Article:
Scientists identify a new ‘watchdog’ that controls intestinal bacteria
The immune response to our intestinal microbiota, the community of microorganisms that live in the human gut, ensures that these microorganisms remain in their proper place. When the intestinal immune barrier is damaged, the gut bacteria can spread and cause inflammation throughout the body. Now, a study by researchers at the Centro Nacional de Investigaciones Cardiovasculares (CNIC) and the Department of Immunology at the Universidad Complutense in Madrid reveals a new mechanism in the regulation of this immune barrier.
The study, published in the journal Immunity, identifies a mechanism through which intestinal bacteria such as Lactobacillus strengthen the intestinal barrier to support a mutually beneficial relationship and prevent inflammation. The results have potential implications for the treatment of diseases featuring the spread of commensal bacteria outside the gut, as occurs, for example, in some metabolic disorders.
The study was directed by David Sancho, who heads the Immunobiology lab at the CNIC. He explained that the study shows that “these intestinal bacteria contain or secrete molecules that bind specifically to the receptor Mincle (Clec4e). Mincle is expressed on the surface of antigen presenting cells of the innate immune system known as dendritic cells, and its function is to strengthen the intestinal barrier.”
The intestinal barrier restricts the localization of commensal microorganisms so that they stay in the intestine. This barrier can be weakened by some diseases and specific factors such as diet, leading to the systemic inflammation associated with autoimmune and metabolic diseases.
The research team has proposed that a new treatment strategy for these conditions could be the use of probiotics (intestinal microorganisms with beneficial properties) or prebiotics (nutrients that promote the growth of beneficial microorganisms); however, the mechanisms underlying this strategy are for the present unknown.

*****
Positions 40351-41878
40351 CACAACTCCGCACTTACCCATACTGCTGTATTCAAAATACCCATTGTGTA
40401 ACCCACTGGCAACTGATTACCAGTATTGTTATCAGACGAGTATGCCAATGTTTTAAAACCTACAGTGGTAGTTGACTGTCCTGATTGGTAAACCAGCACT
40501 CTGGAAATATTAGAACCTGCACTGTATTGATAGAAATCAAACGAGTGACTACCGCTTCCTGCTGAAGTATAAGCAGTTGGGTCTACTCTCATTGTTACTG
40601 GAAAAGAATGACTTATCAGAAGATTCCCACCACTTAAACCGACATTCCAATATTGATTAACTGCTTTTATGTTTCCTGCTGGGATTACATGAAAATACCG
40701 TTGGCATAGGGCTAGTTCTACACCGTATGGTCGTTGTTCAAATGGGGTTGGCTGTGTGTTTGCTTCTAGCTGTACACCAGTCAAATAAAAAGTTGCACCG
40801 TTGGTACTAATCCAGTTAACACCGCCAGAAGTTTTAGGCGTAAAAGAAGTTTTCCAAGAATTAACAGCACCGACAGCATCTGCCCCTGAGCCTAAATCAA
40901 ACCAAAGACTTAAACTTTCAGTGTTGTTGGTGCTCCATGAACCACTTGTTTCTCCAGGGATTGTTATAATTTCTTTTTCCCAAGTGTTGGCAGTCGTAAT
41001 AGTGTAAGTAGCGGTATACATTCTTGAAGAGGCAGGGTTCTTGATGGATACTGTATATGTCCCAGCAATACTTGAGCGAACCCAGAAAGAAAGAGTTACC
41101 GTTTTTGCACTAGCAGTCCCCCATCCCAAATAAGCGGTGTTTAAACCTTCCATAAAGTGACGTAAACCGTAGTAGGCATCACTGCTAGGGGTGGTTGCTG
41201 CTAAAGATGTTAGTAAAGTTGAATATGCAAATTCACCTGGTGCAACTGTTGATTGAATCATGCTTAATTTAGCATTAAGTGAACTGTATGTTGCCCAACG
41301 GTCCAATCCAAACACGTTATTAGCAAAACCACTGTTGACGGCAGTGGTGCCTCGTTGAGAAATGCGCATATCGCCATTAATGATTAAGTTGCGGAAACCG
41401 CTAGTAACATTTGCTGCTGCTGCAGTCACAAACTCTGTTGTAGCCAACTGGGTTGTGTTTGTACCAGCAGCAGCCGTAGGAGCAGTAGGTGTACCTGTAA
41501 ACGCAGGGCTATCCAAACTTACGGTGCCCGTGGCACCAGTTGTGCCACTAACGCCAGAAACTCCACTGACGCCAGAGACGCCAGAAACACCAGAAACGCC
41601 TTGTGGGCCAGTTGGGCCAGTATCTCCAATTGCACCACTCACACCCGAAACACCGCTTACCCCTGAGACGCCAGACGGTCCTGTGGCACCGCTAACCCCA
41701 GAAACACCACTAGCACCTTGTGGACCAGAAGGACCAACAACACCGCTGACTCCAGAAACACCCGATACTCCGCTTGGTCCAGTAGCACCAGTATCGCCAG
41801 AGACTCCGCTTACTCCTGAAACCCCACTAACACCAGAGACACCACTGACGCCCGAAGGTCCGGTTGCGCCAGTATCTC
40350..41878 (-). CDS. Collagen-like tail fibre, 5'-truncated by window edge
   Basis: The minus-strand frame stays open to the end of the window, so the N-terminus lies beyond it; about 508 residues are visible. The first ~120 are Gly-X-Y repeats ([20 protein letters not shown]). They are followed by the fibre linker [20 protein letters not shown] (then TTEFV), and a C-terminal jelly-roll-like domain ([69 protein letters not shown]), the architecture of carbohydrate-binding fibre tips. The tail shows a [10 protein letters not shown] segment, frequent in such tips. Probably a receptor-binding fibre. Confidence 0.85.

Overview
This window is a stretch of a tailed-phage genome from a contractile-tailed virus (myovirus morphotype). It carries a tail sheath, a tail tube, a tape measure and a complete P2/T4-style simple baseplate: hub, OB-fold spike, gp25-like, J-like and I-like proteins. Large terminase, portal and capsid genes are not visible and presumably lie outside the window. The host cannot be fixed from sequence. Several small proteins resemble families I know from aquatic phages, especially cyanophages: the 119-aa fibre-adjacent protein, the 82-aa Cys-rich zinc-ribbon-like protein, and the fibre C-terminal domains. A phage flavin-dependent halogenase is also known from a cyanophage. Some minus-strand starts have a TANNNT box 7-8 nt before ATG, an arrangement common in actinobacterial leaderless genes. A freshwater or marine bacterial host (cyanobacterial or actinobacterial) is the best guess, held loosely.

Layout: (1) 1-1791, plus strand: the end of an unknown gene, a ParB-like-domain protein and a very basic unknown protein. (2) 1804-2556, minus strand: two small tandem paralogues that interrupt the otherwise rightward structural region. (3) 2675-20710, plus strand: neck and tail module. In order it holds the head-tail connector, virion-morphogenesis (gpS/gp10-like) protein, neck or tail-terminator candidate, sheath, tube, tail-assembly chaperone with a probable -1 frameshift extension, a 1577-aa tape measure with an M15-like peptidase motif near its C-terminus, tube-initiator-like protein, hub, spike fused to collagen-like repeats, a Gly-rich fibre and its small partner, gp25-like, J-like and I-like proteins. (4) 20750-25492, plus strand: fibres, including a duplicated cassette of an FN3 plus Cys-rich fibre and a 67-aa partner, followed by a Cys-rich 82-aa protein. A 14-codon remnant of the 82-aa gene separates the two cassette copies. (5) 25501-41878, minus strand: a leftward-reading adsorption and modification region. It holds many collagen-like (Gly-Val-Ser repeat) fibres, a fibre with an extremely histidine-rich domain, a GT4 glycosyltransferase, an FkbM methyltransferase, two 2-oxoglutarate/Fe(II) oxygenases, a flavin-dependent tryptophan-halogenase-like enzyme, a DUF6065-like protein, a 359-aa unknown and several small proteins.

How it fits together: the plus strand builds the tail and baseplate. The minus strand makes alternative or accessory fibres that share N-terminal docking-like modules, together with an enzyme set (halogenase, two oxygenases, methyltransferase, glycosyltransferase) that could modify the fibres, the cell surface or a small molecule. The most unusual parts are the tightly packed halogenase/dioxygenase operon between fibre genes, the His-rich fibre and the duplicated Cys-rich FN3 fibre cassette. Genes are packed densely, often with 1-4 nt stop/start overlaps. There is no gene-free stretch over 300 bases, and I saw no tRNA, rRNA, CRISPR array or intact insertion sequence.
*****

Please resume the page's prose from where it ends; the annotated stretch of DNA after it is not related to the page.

Little is known about the molecular mechanisms through which commensal gut bacteria contribute to the maintenance of the intestinal barrier that keeps them in the environment where they are beneficial. Sancho says, “Our study demonstrates that the interaction of commensal bacteria with the receptor Mincle contributes to an immune response that serves to maintain these bacteria in the gut. This interaction prevents the spread of these bacteria to the liver and other organs where they could trigger inflammatory and metabolic disorders.”
In animals lacking Mincle, “we observed an increase in the number of bacteria able to escape from the intestine and reach the liver, where they caused inflammation and metabolic changes.” These findings highlight the potential of Mincle as a target for future therapies aimed at strengthening the intestinal barrier in situations when it is damaged or weakened.
The study shows that mice lacking Mincle had reduced numbers of intestinal lymphocytes producing cytokines IL-17 and IL-22. Study co-director Salvador Iborra explained, “In the presence of Mincle, the commensal bacteria promote this immunological response, strengthening the intestinal barrier and thus preventing systemic inflammation.”
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